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Salvia rosmarinus, Rosmarinus officinalis, Rosemary

Salvia rosmarinus, Rosmarinus officinalis

Family: Lamiaceae
Origin: Mediterranean
Small plant 2-5 ftFull sunModerate waterBlue, lavender, purple flowersOrnamental foliageFragrantEthnomedical plant.
Plants marked as ethnomedical and/or described as medicinal, are not offered as medicine but rather as ornamentals or plant collectibles.
Ethnomedical statements / products have not been evaluated by the FDA and are not intended to diagnose, treat, cure, or prevent any disease. We urge all customers to consult a physician before using any supplements, herbals or medicines advertised here or elsewhere.Spice or herbAttracts butterflies, hummingbirdsSubtropical, mature plant cold hardy at least to 30s F for a short time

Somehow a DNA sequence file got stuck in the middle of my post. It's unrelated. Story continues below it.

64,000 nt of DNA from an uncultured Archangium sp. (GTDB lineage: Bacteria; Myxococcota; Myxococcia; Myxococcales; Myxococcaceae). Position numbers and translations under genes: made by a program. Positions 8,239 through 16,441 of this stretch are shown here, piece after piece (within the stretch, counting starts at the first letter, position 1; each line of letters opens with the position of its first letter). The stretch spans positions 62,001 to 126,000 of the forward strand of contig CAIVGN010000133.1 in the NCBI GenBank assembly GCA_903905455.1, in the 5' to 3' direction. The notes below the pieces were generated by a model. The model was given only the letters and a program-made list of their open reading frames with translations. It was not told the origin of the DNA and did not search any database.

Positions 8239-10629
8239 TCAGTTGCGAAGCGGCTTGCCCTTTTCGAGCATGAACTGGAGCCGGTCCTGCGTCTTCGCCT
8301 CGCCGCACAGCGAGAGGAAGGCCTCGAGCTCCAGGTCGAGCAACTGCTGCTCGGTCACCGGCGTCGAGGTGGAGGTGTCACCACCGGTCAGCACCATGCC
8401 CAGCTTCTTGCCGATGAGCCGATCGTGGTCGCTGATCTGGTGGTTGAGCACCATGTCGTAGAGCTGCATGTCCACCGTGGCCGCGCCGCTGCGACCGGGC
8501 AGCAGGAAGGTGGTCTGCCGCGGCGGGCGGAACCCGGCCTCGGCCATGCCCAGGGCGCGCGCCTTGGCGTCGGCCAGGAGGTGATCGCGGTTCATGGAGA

This half hardy perennial forms an evergreen shrub that has been cultivated throughout time for its lovely fragrance. Rosemary forms a thick, branching shrub, up to 6 ft high. Its leaves are very narrow and grow 1" to 2" long. They are shiny green above and white below. In early summer, Rosemary produces small, two-lipped flowers. Older bushes develop fascinating twisted trunks. There are also creeping forms that are often used as ground covers. Rosemary may be used to flavor vinegar. It will thrive in dry, rocky, limy soil that has very good drainage in a sunny location. On heavy, clay soil, it is more susceptible to damage during harsh winter weather. In cold climates, where it isn't very hardy outside, Rosemary may be grown in pots. Pruning should be done every year as soon as the flowers have faded, so that they have time to make new growth before winter. The shoots should be cut back about two-thirds; if they arent pruned, they will become spindly or bare at the base. Pruning keeps them looking compact and neat. Rosemary does not lose its flavor by long cooking, as many other leaves unfortunately do. The fresh leaves have a more pure fragrance and are therefore preferred whenever available. Use rosemary for fish, meat (especially poultry), but also for vegetables. It is frequently recommended for potatoes and suitable for vegetables fried in olive oil. Rosemary is one of those herbs that are more potent in the dried than in the fresh state (see thyme). Dried rosemary is among the most powerful herbal spices, and care must be taken not to overdose which may result in an disagreeable perfumed odor.

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